When people think of “urban education” in its most favorable light, they think of dedicated education professionals working hard in difficult conditions to eliminate the achievement gap by raising the academic achievement levels of their low-income, disadvantaged students.
However, a more widely held perception is that we are treading water in a stifled and almost hopeless effort to help kids who probably do not have a chance to succeed.
What an outdated, energy-sapping, and inappropriate mode of thought for this point in the 21st century. If that is our sole focus, then we should turn in our uniforms and get out of the fight.
We need to change the paradigm and broadcast our goal of preparing the next generation of students to fill the known, and the as-of-yet-unimagined, workforce needs of tomorrow.
Let us stop looking back with our heads down and look up to the future with an intentional eye on the unequivocal target of excellent career-life preparedness for all students. Let us embark upon a new frontier of technology, science, and social development that fills a need that has for too long gone unfilled in America.
Our families, students, and the nation’s economy need us to modernize our effort.
Every year, thousands of companies line up to apply for the 85,000 H-1B visas available to bring in foreign professionals to take on largely high-tech jobs awaiting them in the U.S. Those visas were filled in just four days in April, and some 235,000-foreign-born workers applied for them.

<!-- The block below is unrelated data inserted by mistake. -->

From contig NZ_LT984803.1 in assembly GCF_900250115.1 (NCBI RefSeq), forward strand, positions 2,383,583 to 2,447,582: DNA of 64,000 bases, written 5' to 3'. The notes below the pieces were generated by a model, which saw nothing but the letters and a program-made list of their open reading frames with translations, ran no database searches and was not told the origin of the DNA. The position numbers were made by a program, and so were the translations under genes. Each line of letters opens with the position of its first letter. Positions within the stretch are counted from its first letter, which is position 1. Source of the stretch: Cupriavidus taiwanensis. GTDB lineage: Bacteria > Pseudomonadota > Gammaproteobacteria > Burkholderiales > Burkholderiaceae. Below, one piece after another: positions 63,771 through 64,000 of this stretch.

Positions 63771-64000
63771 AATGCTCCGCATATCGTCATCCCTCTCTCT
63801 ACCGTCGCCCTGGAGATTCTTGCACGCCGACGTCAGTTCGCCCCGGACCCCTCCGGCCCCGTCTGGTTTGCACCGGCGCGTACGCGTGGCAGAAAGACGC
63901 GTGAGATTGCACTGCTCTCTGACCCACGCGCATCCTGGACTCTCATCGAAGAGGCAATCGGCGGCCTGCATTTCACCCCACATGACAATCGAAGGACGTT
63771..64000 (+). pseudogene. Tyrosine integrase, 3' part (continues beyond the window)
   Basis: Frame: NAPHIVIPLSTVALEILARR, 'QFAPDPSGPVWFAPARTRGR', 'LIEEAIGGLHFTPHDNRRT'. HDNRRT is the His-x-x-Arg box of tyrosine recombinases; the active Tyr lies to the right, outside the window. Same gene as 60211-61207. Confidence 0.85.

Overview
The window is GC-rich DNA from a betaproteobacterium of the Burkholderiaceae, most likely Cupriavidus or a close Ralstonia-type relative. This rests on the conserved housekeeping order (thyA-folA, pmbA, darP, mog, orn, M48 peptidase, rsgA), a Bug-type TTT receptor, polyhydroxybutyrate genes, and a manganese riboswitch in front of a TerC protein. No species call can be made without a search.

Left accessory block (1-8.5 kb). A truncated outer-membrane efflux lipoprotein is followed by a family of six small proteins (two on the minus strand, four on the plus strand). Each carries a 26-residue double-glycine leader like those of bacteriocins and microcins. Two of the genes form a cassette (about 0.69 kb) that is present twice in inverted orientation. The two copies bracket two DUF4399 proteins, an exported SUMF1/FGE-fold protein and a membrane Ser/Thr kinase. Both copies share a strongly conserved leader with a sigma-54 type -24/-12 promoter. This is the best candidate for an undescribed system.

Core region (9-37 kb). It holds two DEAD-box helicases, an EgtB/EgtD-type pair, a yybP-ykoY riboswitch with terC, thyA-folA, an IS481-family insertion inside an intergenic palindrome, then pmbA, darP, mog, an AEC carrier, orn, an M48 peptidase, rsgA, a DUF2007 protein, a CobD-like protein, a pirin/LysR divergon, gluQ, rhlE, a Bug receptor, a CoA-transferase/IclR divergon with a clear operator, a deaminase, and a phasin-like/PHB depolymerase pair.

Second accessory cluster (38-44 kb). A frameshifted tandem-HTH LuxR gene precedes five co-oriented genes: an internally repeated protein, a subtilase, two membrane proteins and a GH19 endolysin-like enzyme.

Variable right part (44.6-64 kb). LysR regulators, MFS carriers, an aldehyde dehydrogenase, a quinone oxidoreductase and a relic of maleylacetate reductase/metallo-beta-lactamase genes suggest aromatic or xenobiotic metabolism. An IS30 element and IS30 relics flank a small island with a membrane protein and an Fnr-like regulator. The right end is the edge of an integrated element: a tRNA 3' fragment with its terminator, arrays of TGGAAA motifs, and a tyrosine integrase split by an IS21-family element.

Among other things, the importation of foreign talent tells us there are plenty of jobs in our country, but simply not enough young people prepared to take them; that is where we, as urban education leaders, come in. Rather than wringing our hands about whether political types will provide enough funding for closing the achievement gap, we should be pushing the notion our country loses ground to other nations by our fear of tapping into the resources that our urban schools represent.
We should point out, with help from both the private sector and government, that we can generate enough bright and capable young people to fill the critical technology, medicine, education, and science jobs that will energize our economy, raise the standard of living, and create even more jobs.
It is time we shift the paradigm away from either a perspective of urban education as an inevitable failure or a deficit that can only be addressed by benevolent outsiders on a missionary quest of salvation. It is time we lean into urban education as a place to jump-start the revitalization of an old-fashioned plodding system into a model for the 21st century.
We took the first step at the end of September with our 50th Annual CUBE Conference, where hundreds of champions and experts at the forefront of urban education came to share their experiences, lessons, and ideas for the future.
We must see the young people — impacted by historical oppression, contemporary marginalization, and repeated hobbling by current circumstances — as the potential leaders they are. And, we must get them to see their future not as a perennial game of catching up, but as leading the world.
The world, the economy, and our children await our leadership in this area. It is imperative we answer the call.
–written by Micah Ali (firstname.lastname@example.org), a member of California’s Compton Unified School Board and the 2017-18 chair of the CUBE steering committee.
This article first appeared in the Decembe 2017 issue of American School Board Journal (ASBJ). Read more from ASBJ here.